EVEN on a dreich autumn afternoon, the view of Glasgow’s Queen’s Park through the large picture windows of The McMillan Bar & Chop House is stunning.
It’s what sold the site to Scott McMillan when he first clapped eyes on it – that and the ‘unusual’ shape of the building, which sits on the corner where Titwood Road meets Pollokshaws Road.
It also helped him see beyond the interior of the then empty premises, which was at one time a garage and, laterally, a carpet shop.
Scott, who has operated the 60-cover McMillan at Broomhill in Glasgow’s west end for the past 12 years, said he spotted the potential for his second venue – a bar and chop house – immediately.
“When I came to see it, it had been empty for years, apart from a few short-term leases for shops and things,” Scott told SLTN.
“It was basically an empty shell but I saw the potential. Despite the enormity of it, I knew I had to do it; I tend to go with my gut on these things.
“I loved the windows, the location and the fantastic view overlooking the park. I couldn’t believe someone hadn’t done it before.”
Despite his confidence in the site and its location, the road to opening the bar and restaurant was far from easy.
In fact, it took more than three years from when he first viewed the premises until he opened the doors in September of this year.
Scott said obtaining a licence for the premises – the first new licence in Shawlands for a number of years – was one of the biggest challenges.
With the venue’s very existence hinging on the licence, it meant the extensive refurbishment project was put on ice until the licence for the leasehold property was granted.
“The whole process took 14 months and we got the licence in March,” said Scott.
“The day after it was granted, I picked up the keys and we got started straight away.”
The refurbishment was very much a family affair.
Scott’s brother Derek, who owns Derek McMillan Joiners, was drafted in to work on the five-month project and help bring Scott and wife Evelyn’s bar restaurant concept to life. He also called upon various friends in the trade for help and advice along the way.
He admits he had a clear vision of how he wanted The McMillan to look from the outset.
And the vast 5000 square foot floor space had a major influence on the layout and design, on which the McMillans worked with ZM Architecture.
“It’s a big unit so I knew we had to break up the space,” said Scott.
“I had a vision of how I wanted it to look. I take inspiration from places I’ve travelled to over the years and I knew exactly what I wanted to do.
“Usually the problem is trying to find more floor space but we had plenty, it was just a case of splitting it up into different areas.”
To achieve this and give The McMillan its cosy and intimate atmosphere, large pieces of furniture – both custom-made and sourced from Thusa in Falkirk – have been used throughout.
The centre of the 180-capacity venue is dominated by the U-shaped bar, which has a down-lit dark wood frontage, stainless steel top and a central stepped back-bar with fibre optics which illuminate the spirits bottles.
Custom-built dark wood booths with red leather upholstery run along an exposed brick wall, which features the large windows overlooking Queen’s Park; there are also a couple of dark wood poseur tables and stools upholstered in red leather.
A ‘snug’ area, furnished with a large dark wood table and red leather banquette seating and chairs, has been created in a recess opposite the bar and, next to that, a private dining room, which can accommodate 24 people.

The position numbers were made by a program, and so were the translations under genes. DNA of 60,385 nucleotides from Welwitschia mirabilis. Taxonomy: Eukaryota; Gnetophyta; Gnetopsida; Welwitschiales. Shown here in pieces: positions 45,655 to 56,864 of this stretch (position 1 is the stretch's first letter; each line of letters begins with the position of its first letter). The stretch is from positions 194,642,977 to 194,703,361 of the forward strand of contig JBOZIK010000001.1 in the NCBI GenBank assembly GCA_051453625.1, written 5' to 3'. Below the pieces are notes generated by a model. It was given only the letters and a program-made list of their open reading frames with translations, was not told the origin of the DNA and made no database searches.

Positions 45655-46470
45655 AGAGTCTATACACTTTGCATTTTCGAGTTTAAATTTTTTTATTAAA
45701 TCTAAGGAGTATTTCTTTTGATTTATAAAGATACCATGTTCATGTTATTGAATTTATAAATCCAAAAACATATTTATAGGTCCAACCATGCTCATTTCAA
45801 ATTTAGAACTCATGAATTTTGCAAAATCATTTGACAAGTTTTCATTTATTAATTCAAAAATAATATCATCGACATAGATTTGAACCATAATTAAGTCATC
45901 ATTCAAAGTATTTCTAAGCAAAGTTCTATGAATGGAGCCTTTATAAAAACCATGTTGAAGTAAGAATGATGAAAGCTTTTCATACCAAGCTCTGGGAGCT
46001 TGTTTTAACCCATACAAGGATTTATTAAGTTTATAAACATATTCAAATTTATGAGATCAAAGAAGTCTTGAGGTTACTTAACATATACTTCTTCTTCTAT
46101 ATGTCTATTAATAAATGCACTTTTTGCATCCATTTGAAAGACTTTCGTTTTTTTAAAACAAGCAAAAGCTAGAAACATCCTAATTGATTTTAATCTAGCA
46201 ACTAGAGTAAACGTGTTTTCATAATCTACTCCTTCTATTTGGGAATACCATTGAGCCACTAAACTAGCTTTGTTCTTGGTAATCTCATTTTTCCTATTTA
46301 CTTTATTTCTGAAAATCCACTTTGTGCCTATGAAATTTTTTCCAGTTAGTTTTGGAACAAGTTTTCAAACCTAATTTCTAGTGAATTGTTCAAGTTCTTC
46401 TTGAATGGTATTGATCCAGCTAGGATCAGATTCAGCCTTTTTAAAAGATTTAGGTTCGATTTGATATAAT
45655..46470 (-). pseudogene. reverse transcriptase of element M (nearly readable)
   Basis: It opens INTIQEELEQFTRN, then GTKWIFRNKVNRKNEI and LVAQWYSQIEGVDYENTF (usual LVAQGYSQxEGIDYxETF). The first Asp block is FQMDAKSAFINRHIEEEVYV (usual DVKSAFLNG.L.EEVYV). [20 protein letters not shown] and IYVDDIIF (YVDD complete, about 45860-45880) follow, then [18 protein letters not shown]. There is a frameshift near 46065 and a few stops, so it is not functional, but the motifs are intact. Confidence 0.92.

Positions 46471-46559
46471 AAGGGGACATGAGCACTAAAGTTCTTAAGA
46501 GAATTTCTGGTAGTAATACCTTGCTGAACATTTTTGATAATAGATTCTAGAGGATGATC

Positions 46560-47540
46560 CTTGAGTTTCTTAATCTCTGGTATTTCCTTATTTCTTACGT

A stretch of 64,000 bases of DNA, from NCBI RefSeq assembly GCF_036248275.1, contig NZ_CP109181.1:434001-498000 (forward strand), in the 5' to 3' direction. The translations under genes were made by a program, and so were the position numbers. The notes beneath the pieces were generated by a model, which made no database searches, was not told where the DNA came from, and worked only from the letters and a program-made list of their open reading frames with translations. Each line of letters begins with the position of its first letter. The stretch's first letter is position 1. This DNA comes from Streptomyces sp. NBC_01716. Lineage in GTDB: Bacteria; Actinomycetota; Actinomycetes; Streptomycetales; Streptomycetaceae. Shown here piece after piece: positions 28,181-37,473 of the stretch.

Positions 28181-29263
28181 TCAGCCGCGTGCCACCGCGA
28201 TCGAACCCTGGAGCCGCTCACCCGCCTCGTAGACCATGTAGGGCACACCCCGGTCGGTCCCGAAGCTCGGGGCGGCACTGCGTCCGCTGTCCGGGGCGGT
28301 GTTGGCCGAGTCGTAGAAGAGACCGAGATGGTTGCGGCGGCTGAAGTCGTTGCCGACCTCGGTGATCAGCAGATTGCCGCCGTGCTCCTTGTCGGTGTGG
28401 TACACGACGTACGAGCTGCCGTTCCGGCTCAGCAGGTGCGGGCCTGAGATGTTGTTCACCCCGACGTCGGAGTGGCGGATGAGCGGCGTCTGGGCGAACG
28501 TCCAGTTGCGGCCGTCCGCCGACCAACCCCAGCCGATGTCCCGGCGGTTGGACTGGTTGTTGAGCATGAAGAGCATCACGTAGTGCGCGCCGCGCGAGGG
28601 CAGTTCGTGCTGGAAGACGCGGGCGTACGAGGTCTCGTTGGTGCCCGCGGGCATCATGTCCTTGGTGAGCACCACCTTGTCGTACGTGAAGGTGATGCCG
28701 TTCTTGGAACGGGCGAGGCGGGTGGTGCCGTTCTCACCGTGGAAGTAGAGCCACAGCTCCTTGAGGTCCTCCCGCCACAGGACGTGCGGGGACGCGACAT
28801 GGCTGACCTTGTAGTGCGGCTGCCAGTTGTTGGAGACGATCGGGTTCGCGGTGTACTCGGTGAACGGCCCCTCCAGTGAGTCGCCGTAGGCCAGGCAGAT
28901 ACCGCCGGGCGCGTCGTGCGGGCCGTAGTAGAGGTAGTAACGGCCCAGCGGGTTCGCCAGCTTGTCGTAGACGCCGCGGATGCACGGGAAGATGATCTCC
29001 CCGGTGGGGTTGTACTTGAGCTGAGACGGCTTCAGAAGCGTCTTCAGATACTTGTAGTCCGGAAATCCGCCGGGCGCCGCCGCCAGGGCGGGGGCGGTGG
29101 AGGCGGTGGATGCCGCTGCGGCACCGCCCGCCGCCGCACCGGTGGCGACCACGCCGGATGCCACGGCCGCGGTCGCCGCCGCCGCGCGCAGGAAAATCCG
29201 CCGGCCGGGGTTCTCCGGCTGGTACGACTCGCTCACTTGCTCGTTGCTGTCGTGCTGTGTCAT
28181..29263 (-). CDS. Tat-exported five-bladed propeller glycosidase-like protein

The space at the rear of the venue is carpeted and features booths along both sides; there are also a number of loose tables and chairs opposite the bar.
It wasn’t just furniture that was used to ‘break up’ the space.
Suspended ceiling panels feature around the perimeter of the venue, with the central space left open exposing pipework and ducts.
Lighting, which was sourced from Spain, also plays an important role in creating the intimate ambiance; large black dome light fittings, with a pleated gold interior, feature in the central ‘open’ section, elegant pendant lights have been used above the booths and there are lamps on the tables.
The refurb, which totalled £350,000 and was funded by the McMillans along with a loan from their draught supplier Tennent’s, also involved the installation of a new kitchen, which has an open pass and chargrill.
Scott said the revamp took in every part of the building.
“Absolutely everything was done – it was rewired, replumbed, we built a new kitchen from scratch,” he said.
“We did spend a bit more but once we started we thought there’s no point not doing it properly.
“We’ve used quality materials; I think if you invest in the right materials it will last.
“We’re really pleased with it.”
The McMillans are equally pleased with how the venue has been trading since its September launch.
Apart from some locally-distributed fliers, the family hasn’t advertised the venue. Instead Scott’s son Miles, who is studying accountancy and works part-time in The McMillan, has focused on social media activity.
It’s an approach that seems to be paying dividends, with the venue said to be averaging around 300 covers on a Saturday.
In fact, Scott is already on the look-out for another site.
“This is the first place we’ve done since the west end and it’s the first new premises licence in Shawlands for years so it’s an exercise we’ve learned a lot from,” he said.
“I have a lot of friends in the trade who have helped; Lindsays [solicitors] were great and Tennent’s have been very supportive.
“This has been a big change for us, especially the scale of the place, but we’re getting there. It’s going great.
“We’ve learned from this and we’ll take that forward to the next one. Hopefully the next one will be easier.
“I’ve got another bar/restaurant in a similar vein to this in the pipeline so watch this space.”